Google introduced the Chromebook in 2011. It took eight years for AMD processors to make their way into the product category, and that was mostly because of Intel's ongoing CPU shortage, which forced manufacturers to look elsewhere. But a new reference device called Zork that was discovered by About Chromebooks on Tuesday suggests that AMD is hoping to have a lasting presence in the Chromebook market.
About Chromebooks said that Zork is a reference device based on a Trembyle reference board, so much like an overly detailed resume, it's just references the whole way down. That just means this hardware is supposed to provide a template manufacturers can follow with their own devices. We probably aren't going to see a retail product named Zork--much to the chagrin of those happy few who remember the Zork game from the '70s.
Moving on: the reference designs are made with the Picasso chipset. AMD revealed new Picasso accelerated processing units (APUs) in January with Zen+ CPU and Vega graphics cores in a system-on-a-chip (SoC) design. The company didn't completely rethink the Picasso lineup, but the improved design is supposed to offer up to eight percent better performance than its Raven Ridge predecessor, which is a respectable bump.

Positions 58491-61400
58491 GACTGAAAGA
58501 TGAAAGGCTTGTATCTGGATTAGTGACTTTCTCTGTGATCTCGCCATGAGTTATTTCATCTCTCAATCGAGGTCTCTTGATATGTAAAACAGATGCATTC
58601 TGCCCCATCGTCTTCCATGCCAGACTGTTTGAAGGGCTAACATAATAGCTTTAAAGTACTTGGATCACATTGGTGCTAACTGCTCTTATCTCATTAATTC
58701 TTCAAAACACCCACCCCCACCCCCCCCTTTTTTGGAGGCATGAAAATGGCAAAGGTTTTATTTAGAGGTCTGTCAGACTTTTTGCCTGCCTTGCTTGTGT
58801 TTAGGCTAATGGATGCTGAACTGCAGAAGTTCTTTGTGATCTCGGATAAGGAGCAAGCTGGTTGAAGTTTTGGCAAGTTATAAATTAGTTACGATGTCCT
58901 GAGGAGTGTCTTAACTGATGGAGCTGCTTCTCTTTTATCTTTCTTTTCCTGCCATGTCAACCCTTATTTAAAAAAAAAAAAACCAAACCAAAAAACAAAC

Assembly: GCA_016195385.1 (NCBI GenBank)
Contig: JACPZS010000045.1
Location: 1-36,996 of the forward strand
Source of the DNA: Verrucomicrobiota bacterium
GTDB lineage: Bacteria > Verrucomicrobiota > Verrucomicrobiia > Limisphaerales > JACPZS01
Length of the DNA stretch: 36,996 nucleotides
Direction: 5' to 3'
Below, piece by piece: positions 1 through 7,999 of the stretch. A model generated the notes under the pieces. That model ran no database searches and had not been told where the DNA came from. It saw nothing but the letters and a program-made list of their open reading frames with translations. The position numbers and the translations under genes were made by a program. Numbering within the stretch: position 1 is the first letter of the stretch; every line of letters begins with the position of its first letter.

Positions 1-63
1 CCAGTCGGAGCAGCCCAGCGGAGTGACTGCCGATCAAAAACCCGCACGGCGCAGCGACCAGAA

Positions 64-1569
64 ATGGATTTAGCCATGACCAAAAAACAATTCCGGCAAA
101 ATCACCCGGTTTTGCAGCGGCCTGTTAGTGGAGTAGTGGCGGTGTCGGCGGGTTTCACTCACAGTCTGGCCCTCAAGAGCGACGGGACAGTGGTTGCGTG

Picasso APUs should also offer drastically better performance than the mobile processors that HP and Acer used in the first AMD-powered Chromebooks. Those devices are limited to just two cores and two threads; the Picasso lineup ranges from two cores with four threads at the low end and four cores with eight threads at the high end. We suspect the Zork and Trembyle reference designs use an APU somewhere in the middle.
About Chromebooks said it found references to a 2-in-1 design based on these Trembyle and Zork when it went looking through Chromium's code. The outlet also warned that these reference designs were only added to Chromium within the last week so "it’s likely to be at least six, if not more, months before any actual products arrive from this effort." We wouldn't be surprised if most people forget about these clues by then.
Still, this could be a sign that AMD is going to be part of the Chromebook market going forward, rather than a desperation pick that will be abandoned as soon as Intel ramps up production. It took the company eight years to get its processors into some of the most popular laptops around--it seems unlikely to be content with disappearing shortly after that, or for its hardware to be limited to the low end of the market.